Another Day, Another Slay

11 Mar
by Darryl Ayo

I’m not a real cartoonist, I’m an impostor. I have a day job. Nine-to-five with a paycheck that comes like clockwork and health benefits. With the rise of the full-time professional independent cartoonist, I have felt as though my day job makes me less of an “official” cartoonist than some of my peers.

But this, right here, is how I can feel 100% official, even while I’m spending most of my time in the office.

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Asterisms

9 Mar
by Kevin Czap

Joanna Newsom Ys

…we move within his borders
Just asterisms
in the stars’ set
order
We could stand for a century…
— Joanna Newsom, “Emily”

An asterism is a collection of stars seen in the night sky that appear to form a pattern. The star patterns we see, like the Big Dipper, can be light years apart in reality, but their apparent proximity lets us connect the dots to create a picture in our minds. Our constellations come out of this phenomenon originally, when preceding human cultures were able to form stories from the shapes they perceived in the heavens.
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The Magic of Design

7 Mar
by L. Nichols

In English, the word design is both a noun and a verb (which tells one a lot about the nature of the English language). As a noun, it means – among other things – ‘intention’, ‘plan’, ‘intent’, ‘aim’, ‘scheme’, ‘plot’, ‘motif’, ‘basic structure’, all these (and other meanings) being connected with ‘cunning’ and ‘deception’. As a verb (‘to design’), meanings include ‘to concoct something’, ‘to simulate’, ‘to draft’, ‘to sketch’, ‘to fashion’, ‘to have designs on something’. 1

When I first read Flusser’s essay about the nature of the word design (About the Word Design 1), I was simultaneously floored and also a little angry.

A designer is a cunning plotter laying his traps. 1

As someone who studied engineering, as someone who works as a graphic designer, as an artist, I felt attacked , accused of blatant deception. But the more I thought about what he was getting at, the more I realized that there was a definite basis of truth to the claim of designer as a trickster/deceiver. Maybe being a deceiver isn’t such a bad thing.

I always hear comics people talking about design. Page design/layout. Character design. Book design. Website design. Etc. etc. etc. But what does this really mean? If we agree that design is about deception and manipulation, is tricking/being tricked really such a bad thing?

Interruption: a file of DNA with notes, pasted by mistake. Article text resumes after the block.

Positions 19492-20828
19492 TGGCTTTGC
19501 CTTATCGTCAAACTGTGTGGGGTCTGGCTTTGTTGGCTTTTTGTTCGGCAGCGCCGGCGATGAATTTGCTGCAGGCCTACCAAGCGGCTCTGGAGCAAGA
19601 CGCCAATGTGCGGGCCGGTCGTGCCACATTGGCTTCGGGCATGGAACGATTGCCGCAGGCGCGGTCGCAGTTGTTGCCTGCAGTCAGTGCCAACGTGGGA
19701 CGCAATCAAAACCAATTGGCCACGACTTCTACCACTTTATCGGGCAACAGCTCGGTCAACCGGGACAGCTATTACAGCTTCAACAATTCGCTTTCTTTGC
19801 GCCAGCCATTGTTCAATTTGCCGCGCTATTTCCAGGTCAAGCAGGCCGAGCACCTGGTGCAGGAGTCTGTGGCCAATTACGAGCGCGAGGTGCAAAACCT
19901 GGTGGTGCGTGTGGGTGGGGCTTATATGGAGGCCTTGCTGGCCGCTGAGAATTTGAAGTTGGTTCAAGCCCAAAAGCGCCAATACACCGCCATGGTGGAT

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Looking Funny

2 Mar
by Kevin Czap

drawings by Vincent Giard

A while ago, the ever-inspiring Frank Santoro wrote up a little soapbox on Comics Comics about drawing style. His position seemed to be a yearning for artists who were mean with a pencil in that representational way Noel Sickles, Alex Toth and Jaime Hernandez (his examples) were known for. Frank was wondering where all the naturalism had gone, seeing a trend away from this style of observational drawing in alt comics. What there tends to be a lot of is what Frank terms as mannerism, or affected drawing.
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Look Around You – Reading Images

23 Feb
by Kevin Czap

Ilya Kabakov The Man Who Flew Into Space From His Apartment

Above is an photo of Russian artist Ilya Kabakov’s 1984 installation, The Man Who Flew Into Space From His Apartment. The installation consists of a small apartment that you enter and explore, consisting of about three rooms. The third room, shown above, is closed off, the doorway boarded up making it possible only to peer in at the scene from the outside. This decision, by keeping the viewer from entering into the space and really exploring, makes the piece more of an image. There’s a very limited – frontal – point of view with which to see the work, and so the artist is able to control what we see and how.
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Influences and Process – Tricks of My Trade

21 Feb
by L. Nichols

As a follow-up to my post about Rilke and work ethic, I thought I would talk a bit about various work strategies and some of the ways I implement them into my practice.